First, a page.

Relief, joy and pride.

Michael SeaverSo that’s it. All done. A BSc in Politics and International Relations. When I saw my exam results this week my reactions were relief (because I felt a bit glass-half-empty after the exams in May), joy (at getting three results over 70%) and pride at the overall First Class Honours degree I was awarded.

I won’t use the cliche “journey” but lots of aspects of my life have changed since I started the degree. Unlike full-time students that get sucked into the bell-jar of academia and pupate into “real world” graduates four years later, those of us studying through the University of London International Programmes have to blend studies with our daily realities. My academic studies – like many other distance learning students – was squeezed around the changing fortunes of one-and-a-half jobs, family commitments and curveballs like house moves.

Paradoxically, my busy life has probably helped me get better grades. Study time was snatched and exam preparation had to be ruthlessly focussed. In preparing exam questions I continually interrogated my knowledge and tried to paint myself into a corner about positions on various topics in each course. If I had a strongly defined and solidly backed-up position on any topic, like Euroscepticism, then I should be able to position my argument much easier in the exam whatever question is posed.

As I have written before on this blog, I have a journalism background so being able to write a convincing answer served me well. Knowledge is important, but being able to apply that knowledge to an exam question is twice as important. Knowing how to structure an answer is vital to getting good marks in an exam. Practise writing exam questions!

So, while I am glowing in celebrating my achievement, I understand, through social media,  that others have had disappointing results. It’s deflating, I know, but I really feel that anyone embarking on an online degree is doing more than getting a qualification. Again, I’ll avoid the word “journey” but I have learned a lot about myself and my ability to focus on and apply myself to an end result. My goal wasn’t to change career – I’m a full-time musician and part-time dance critic – but for many it is. A degree will make one more employable – but what students (and potential employers) should recognise is the achievement in earning a diploma or degree while holding down a job.

So wherever you are in your studies, keep going. It can be lonely. And the celebrations at the end are certainly lonely – there’s no wild party with classmates – but part of the challenge is testing yourself. If you can do this by yourself, you can pretty much do anything!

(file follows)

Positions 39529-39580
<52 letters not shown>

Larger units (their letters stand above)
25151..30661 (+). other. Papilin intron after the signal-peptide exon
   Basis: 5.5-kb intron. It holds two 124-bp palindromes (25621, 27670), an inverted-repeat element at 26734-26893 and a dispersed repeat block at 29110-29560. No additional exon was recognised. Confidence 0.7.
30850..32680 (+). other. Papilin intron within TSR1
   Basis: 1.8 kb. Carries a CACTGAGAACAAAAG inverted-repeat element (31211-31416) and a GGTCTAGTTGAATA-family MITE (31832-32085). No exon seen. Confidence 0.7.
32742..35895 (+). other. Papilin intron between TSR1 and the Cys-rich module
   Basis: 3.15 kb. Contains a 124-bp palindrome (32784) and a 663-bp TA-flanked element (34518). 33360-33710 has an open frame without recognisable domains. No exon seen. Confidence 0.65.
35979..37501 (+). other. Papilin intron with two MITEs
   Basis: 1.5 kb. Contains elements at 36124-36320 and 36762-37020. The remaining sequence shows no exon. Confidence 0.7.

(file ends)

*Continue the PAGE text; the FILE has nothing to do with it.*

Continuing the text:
Michael studied the BSc Politics and International Relations  by distance learning through the University of London International Programmes, with academic direction by LSE.

5 thoughts on “Relief, joy and pride.

  1. Congratulations Michael. A fantastic achievement. Thank you for your posts on this blog. I especially liked your comment about the celebrations being a little lonely afterwards. I earned my degree last year from UOL and you do feel somewhat deflated after the an initial euphoria! Wishing you every future success and kind regards.


  2. Thanks Melanie and congratulations on your own graduation. Yes, however much we are in a “virtual” community when going through our studies, in the end those of us studying by ourselves are a collection of individuals. I’m in two minds about attending the graduation next year because of work commitments. It’s only a short hop to London from Ireland, but maybe that will be an opportunity to hook up with fellow students.


  3. Thanks Timothy. I suppose I would just recommend being really fluent in structuring your answers as outlined in the Handbook. I found that if I thought about a topic within the “template” of an exam answer, then it helped me retain the information and enabled me to formulate the arguments (for and against) easier. I would encourage you to look back at past exam papers. In general there isn’t an unlimited series of questions to be answered, but maybe four or more ways of interrogating a particular topic. Be sure that you have a position/answer on each one. What I think served me wasn’t how much I knew, but how I could apply what I knew to a particular question. Oh and stay up to date with current affairs (I’m still availing of a great student rate subscription to The Economist) and check out CFR podcasts, particularly The World Next Week. To be honest, I’m still slightly incredulous that I got the mark I did and can only put it down to how well I argued each question.


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